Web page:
Statue of Liberty Among Iconic Destinations at Risk From Climate Change: UN Report

The report from the United Nations, other scientists, highlights dangers from rising seas, wildfires

Just as tourists are expected to flock to the Statue of Liberty over the Memorial Day weekend, a new report warns of the threat from climate change to the symbol of freedom and other landmarks across the world.

The report focuses on the risks to 31 World Heritage sites, such as rising seas, drought, wildfires, coastal erosion and other results of a changing climate. Among the sites at risk: Yellowstone National Park and Mesa Verde National Park in Colorado, which are both facing more frequent and more severe wildfires.

"From Venice and its lagoon to the Galápagos Islands, some of the world’s most iconic World Heritage sites are vulnerable to climate change," cautions the report "World Heritage and Tourism in a Changing Climate."

It was written by the United Nations Educational, Scientific and Cultural Organization or UNESCO, the United Nations Environmental Program and the Union of Concerned Scientists, and covers 29 countries.

More than 1,000 properties have been designated World Heritage sites, many of them important tourism destinations, according to the report. Earlier studies evaluated the danger to other World Heritage sites.

The Statue of Liberty was closed to visitors after Hurricane Sandy flooded 75 percent of Liberty Island in October 2012, the report noted. It did not reopen until July 4, 2013. Nearby Ellis Island was also damaged — for a total of $77 million in costs at both sites — and Ellis Island remained shut until October of last year.

A later analysis by the U.S. Park Service found that the Statue of Liberty and Ellis Island were at high risk because of their vulnerability to storms. The report warned that "the intangible cost of future damage to this international symbol of freedom and democracy is incalculable."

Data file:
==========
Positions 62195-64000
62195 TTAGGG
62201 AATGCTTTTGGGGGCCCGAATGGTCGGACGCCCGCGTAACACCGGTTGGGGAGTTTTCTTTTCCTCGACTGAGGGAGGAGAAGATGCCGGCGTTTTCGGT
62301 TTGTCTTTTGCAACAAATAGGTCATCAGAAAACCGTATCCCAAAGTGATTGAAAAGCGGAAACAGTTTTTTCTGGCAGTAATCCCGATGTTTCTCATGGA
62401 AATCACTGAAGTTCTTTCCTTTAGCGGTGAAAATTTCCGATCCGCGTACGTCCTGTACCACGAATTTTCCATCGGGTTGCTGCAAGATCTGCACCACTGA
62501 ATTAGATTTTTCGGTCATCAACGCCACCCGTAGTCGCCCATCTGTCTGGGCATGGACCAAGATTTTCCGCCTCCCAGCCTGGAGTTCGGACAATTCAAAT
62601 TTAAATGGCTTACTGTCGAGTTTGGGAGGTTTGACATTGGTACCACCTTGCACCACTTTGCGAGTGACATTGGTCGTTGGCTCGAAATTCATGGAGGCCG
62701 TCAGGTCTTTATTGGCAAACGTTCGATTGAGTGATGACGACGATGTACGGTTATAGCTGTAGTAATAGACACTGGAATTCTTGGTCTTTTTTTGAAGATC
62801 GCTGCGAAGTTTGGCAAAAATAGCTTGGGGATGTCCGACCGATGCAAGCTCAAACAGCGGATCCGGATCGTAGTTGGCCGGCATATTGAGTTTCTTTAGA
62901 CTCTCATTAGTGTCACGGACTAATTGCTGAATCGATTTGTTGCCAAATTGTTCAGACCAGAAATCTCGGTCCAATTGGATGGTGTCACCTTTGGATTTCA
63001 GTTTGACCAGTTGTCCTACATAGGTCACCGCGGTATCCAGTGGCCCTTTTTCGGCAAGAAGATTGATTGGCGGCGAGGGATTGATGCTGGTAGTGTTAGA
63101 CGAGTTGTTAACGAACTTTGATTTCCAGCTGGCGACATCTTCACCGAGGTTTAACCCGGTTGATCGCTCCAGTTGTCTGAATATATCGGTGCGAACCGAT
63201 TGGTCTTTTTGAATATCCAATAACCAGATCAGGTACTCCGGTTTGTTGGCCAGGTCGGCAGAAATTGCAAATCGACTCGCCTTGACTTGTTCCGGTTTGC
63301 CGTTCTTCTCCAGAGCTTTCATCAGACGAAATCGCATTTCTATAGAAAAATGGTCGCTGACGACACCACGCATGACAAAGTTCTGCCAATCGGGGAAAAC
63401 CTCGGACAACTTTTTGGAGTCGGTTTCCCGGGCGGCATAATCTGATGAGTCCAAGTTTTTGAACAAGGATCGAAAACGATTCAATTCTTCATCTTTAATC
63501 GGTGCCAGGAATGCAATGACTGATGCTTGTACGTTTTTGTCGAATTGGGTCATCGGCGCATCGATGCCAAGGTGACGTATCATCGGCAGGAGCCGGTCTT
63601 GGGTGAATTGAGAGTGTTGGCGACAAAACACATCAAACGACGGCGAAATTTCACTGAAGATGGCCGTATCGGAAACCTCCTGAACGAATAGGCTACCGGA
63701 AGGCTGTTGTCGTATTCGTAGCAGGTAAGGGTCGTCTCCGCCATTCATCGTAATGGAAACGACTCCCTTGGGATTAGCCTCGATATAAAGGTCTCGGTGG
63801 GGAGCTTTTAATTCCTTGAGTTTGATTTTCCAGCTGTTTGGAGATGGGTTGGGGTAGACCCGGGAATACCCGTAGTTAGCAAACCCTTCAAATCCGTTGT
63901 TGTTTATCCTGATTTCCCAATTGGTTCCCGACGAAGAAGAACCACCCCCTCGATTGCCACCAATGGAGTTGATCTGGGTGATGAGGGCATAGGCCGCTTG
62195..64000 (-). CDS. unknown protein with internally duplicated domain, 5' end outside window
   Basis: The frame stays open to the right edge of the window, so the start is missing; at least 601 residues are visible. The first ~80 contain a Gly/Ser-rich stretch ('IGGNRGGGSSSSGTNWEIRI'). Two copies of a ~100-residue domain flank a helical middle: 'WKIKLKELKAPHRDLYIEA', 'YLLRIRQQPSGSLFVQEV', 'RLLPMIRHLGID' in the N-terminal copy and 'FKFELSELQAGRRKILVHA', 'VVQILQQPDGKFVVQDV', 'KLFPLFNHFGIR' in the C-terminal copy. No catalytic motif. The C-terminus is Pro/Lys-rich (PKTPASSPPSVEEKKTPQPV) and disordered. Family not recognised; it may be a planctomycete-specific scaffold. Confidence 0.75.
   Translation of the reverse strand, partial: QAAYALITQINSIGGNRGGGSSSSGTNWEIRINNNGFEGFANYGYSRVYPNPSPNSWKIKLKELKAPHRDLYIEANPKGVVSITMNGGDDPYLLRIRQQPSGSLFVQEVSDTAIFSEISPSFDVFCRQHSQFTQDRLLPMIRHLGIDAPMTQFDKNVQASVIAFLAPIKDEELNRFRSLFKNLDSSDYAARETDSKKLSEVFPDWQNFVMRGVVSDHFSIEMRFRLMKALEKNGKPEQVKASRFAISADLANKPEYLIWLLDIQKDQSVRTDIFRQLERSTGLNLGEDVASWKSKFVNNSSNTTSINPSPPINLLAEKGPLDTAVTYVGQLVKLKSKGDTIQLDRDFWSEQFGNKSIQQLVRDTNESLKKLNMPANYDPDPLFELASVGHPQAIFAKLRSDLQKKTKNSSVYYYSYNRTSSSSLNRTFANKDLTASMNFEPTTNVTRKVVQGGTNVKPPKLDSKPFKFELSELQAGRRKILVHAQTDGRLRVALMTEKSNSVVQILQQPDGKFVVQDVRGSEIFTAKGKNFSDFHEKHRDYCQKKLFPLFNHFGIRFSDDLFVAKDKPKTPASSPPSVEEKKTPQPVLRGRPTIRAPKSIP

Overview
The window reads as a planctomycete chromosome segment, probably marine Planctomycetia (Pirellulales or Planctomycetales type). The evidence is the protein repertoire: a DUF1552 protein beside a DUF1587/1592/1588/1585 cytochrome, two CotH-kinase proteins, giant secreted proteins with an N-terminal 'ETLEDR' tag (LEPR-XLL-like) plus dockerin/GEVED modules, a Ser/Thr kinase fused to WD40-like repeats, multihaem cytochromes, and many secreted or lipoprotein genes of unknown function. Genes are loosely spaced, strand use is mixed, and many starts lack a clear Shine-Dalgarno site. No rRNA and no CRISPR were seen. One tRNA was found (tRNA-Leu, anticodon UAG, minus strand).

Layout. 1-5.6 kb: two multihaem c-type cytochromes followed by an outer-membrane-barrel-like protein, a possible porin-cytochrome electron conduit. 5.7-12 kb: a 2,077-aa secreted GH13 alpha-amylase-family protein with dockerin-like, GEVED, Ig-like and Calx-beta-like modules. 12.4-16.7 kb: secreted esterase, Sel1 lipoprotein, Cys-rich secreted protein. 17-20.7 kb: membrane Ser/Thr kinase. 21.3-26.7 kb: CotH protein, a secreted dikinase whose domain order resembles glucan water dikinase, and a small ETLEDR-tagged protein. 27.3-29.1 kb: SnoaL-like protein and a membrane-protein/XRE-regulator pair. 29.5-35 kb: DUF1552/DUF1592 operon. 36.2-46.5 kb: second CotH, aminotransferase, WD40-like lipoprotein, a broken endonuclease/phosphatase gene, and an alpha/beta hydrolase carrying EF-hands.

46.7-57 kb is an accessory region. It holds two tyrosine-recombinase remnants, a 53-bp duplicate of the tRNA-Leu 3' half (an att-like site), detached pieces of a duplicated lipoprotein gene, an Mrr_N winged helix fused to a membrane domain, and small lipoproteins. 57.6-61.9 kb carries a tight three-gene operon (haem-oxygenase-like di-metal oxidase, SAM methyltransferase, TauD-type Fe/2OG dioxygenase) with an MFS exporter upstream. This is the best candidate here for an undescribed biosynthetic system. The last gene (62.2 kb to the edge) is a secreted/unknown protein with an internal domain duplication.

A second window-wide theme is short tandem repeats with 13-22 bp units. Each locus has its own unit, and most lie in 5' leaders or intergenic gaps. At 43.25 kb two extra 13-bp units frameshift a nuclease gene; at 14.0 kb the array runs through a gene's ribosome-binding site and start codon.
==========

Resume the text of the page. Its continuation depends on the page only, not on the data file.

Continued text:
Other places highlighted are among the world's most iconic places, such as Venice and its lagoon, Stonehenge in the United Kingdom, Komodo National Park in Indonesia, the only place where the Komodo dragon is found, and Rapa Nui or Easter Island, Chile, famous for its enormous moai statues. Tourism is one of the world’s largest and fastest-growing economic areas, providing one in 11 jobs, the report noted.

Missing from the report was a section on damage to the Great Barrier Reef after the Australian government asked that it be removed so as not to drive away tourists, Australian and other media reported. Terry Hughes, the director of the Center for Excellence for Coral Reef Studies at the Australian Research Council, told The New York Times that it was astonishing that the reef had been excluded.

“There is an unprecedented bleaching event underway,” Hughes said. “Climate change and coral bleaching is the single biggest threat to the tourism industry, and the reef itself.”

An historic accord reached in Paris in December by 195 countries commits them to lowering greenhouse gas emissions.

"The need to act is both urgent and clear," the report said. "We must reduce greenhouse gas emissions in line with the Paris Agreement while providing the financial resources, support and expertise necessary to ensure the resilience of World Heritage properties over the long term."

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